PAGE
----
We are in Kalgoorlie as I write this, and the photos cover include a few shots of West Australian towns on a Sunday. Which means largely comatose main streets...
One thing you have to realise is that the loveliest buildings in most towns are the pubs, although the most impressive may be the local government buildings.
The first three photos were taken in the town of Cunderdin. The tall chimney belonged to the original pumphouse, one of many built to speed the water along the pipeline that carried – and still carries – water from dams close to the coast to the parched outback, and ultimately to the goldfields town of Kalgoorlie.
The photo of the hotel in Cunderdin is really something only Australians will appreciate. Suffice it to say that a certain cartoonist has a lot to answer for… Can there be an Australian anywhere who doesn’t recognise this pub?
The second 2 photos were taken in Kellerberrin – the post office (dating from 1912) and the building next door to it which has the words “Est’d 1812” on the façade. As Western Australia was not settled by the British until 1826, that’s a bit odd.
The next 2 photos were taken where we stopped for a picnic lunch, outside the town of Merredin, beside the Great Eastern Highway that barrels across the state heading for South Australia - often paralleled by the railway line and the pipeline carrying the water.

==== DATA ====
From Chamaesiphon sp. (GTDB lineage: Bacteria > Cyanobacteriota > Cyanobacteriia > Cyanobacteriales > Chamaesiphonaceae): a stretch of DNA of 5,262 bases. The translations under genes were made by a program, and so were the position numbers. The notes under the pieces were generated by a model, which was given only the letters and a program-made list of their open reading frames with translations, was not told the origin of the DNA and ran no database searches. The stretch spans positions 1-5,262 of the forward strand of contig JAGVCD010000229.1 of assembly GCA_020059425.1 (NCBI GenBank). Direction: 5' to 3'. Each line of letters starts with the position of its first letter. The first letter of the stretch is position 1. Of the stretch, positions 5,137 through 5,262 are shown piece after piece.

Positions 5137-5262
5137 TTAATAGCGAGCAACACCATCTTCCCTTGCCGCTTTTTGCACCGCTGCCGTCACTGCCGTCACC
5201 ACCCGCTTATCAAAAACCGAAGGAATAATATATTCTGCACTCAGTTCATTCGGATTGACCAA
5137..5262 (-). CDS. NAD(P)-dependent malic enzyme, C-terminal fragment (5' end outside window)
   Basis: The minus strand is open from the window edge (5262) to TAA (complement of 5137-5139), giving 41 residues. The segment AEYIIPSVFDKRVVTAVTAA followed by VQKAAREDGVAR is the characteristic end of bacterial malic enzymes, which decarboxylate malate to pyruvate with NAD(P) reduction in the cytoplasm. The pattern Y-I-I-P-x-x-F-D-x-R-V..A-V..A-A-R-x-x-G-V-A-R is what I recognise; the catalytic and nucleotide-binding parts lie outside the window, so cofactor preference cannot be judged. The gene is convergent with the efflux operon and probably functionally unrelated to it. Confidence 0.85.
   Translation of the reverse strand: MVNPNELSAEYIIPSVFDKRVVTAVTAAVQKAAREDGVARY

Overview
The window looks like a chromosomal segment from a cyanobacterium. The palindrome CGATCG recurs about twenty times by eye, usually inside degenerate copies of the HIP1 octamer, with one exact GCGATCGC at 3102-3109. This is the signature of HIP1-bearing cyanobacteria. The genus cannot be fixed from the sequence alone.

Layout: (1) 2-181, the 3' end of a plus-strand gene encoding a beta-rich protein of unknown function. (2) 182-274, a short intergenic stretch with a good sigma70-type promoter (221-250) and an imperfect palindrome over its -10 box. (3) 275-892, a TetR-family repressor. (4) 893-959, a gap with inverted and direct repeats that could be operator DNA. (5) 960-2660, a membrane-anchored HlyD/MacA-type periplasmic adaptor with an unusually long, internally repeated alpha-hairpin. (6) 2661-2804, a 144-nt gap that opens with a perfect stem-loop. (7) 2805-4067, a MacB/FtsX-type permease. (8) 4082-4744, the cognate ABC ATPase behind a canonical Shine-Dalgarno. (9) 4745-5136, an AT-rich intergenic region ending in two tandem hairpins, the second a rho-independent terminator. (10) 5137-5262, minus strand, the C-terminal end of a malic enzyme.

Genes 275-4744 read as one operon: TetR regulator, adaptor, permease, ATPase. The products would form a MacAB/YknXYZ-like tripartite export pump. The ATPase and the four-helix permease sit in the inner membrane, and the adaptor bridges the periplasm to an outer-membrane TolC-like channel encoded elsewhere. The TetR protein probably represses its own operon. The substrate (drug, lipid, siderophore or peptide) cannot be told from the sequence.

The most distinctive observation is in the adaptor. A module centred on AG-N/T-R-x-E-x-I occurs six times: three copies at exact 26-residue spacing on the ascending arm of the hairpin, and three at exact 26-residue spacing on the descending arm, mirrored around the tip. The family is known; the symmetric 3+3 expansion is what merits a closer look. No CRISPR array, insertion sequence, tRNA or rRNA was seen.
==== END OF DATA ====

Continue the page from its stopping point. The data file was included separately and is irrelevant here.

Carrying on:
The next photo shows the beautiful pub in the town of Southern Cross.
The final photos were all taken in the old goldmining town of Coolgardie – where the streets were made large enough to turn the camel trains around. I was amused by the building that was built to be the Warden’s Court at the end of the 19th century, and is still in service. For just about everything, if the sign outside is to be believed…
And here’s a surreal element to the day’s drive. One of the driest parts of the world, and we saw enough boats to clutter up a busy harbour. Dunno what was going on, but dozens of vehicles were toting canoes and other craft by the number, all hundreds of miles from the nearest water.